How To Get Discovered, Poached, and Profit From LinkedIn

The twin questions of what—at its very heart–is LinkedIn and how to mount the most proactive strategic job search possible get at the heart of the same thing.  And they each uncover important concepts about the value of LinkedIn to your job search.  It’s important to have specific LinkedIn job search strategies to get the highest-quality new career. Let’s get started. 

Use LinkedIn tools strategically

It’s important to remain cognizant of the idea that information on your LinkedIn page can rank very high in search results.  That’s why, first off, it’s important to have strategic key words in your LinkedIn heading.

But, as I’ll outline a bit more below, it’s also important to place content on LinkedIn.  This can take the form of full-length articles, polls, questions, etc.  The keywords used in these posts are pure gold for search results.

Impress with content

There’s a pretty good reason that recruiters and anyone doing the hiring often short circuit the old-fashioned process.  They’re looking for something more–or at least other than–information on the resume.  Essentially, they’re looking for proof instead of claims.

LinkedIn couldn’t serve better here, and this concept demonstrates why so many jobs are filled by poaching rather than through traditional channels.  By posting articles, commenting on articles, and otherwise getting your ideas out there, you’re proving to potential employers how interesting your ideas are, if they indeed are.  This gives you a chance to demonstrate that you’re keeping up with the field, that you question trends, look at things differently, etc.  Becoming a full-on thought leader is a tall order, but getting in a few kidney punches here and there can easily land you a position.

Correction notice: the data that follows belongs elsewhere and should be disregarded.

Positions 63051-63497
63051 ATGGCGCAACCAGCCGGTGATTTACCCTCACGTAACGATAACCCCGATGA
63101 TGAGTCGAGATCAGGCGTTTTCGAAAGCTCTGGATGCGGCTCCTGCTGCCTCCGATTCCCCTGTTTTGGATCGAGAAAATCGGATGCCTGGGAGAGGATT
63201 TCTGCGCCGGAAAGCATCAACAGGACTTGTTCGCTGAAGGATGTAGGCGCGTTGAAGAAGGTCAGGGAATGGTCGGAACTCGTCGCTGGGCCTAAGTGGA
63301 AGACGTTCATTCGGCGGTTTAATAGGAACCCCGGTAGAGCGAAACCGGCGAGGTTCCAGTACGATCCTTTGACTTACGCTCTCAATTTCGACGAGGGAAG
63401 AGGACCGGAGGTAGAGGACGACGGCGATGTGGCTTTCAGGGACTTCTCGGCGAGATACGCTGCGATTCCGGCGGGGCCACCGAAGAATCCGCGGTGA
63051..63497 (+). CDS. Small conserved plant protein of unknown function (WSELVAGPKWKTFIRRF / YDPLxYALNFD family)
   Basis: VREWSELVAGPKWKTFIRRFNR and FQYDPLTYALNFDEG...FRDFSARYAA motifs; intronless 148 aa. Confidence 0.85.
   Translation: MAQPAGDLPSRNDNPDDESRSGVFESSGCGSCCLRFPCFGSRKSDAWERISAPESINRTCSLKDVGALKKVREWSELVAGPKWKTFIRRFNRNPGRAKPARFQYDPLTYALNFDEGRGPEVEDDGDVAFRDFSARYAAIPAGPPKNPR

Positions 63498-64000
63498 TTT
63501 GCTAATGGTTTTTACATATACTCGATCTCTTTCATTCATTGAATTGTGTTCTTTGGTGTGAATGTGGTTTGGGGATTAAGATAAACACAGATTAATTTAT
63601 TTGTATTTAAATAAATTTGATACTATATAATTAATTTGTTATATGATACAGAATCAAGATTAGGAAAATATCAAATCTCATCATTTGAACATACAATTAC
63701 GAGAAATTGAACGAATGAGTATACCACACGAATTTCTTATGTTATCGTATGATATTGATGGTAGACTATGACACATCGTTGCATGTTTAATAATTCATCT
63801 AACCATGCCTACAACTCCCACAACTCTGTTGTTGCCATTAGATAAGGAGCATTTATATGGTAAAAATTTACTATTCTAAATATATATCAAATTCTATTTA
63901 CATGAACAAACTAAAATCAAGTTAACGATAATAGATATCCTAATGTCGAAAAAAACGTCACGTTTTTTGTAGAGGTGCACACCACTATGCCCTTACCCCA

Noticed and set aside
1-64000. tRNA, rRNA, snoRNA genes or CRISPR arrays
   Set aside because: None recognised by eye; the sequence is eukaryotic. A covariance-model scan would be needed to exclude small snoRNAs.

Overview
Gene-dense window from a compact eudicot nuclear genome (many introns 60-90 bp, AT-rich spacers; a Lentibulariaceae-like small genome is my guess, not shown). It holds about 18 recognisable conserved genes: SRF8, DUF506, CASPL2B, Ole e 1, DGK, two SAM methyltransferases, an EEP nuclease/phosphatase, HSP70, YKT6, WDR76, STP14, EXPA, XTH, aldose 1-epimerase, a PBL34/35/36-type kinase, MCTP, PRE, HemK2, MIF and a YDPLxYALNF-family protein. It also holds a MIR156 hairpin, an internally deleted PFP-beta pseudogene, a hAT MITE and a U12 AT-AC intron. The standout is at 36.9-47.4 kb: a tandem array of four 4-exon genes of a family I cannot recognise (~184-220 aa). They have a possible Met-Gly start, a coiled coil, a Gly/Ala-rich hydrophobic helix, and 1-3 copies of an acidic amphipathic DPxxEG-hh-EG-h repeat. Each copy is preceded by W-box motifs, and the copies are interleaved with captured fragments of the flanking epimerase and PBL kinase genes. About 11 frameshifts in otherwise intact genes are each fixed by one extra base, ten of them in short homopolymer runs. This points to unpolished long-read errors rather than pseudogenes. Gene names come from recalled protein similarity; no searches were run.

Speak to your audience

Networking is important, and building up rapport with people parallel to you in the job hierarchy is one of the things LinkedIn is all about.  But we’re talking about getting poached and developing LinkedIn job search strategies here.

Along these lines, one of the things to do—and LinkedIn is set up for this—is to get your finger on the pulse of management in your field.  Look at their questions and concerns and try to speak to these.  It’s essentially the advertising principle—are there problems that your product (you) can speak to?  This is how you jump the line and put yourself ahead of thousands of people.

The tools are out there.  But LinkedIn is nothing on its own.  You’ll get out of it what you put into it.

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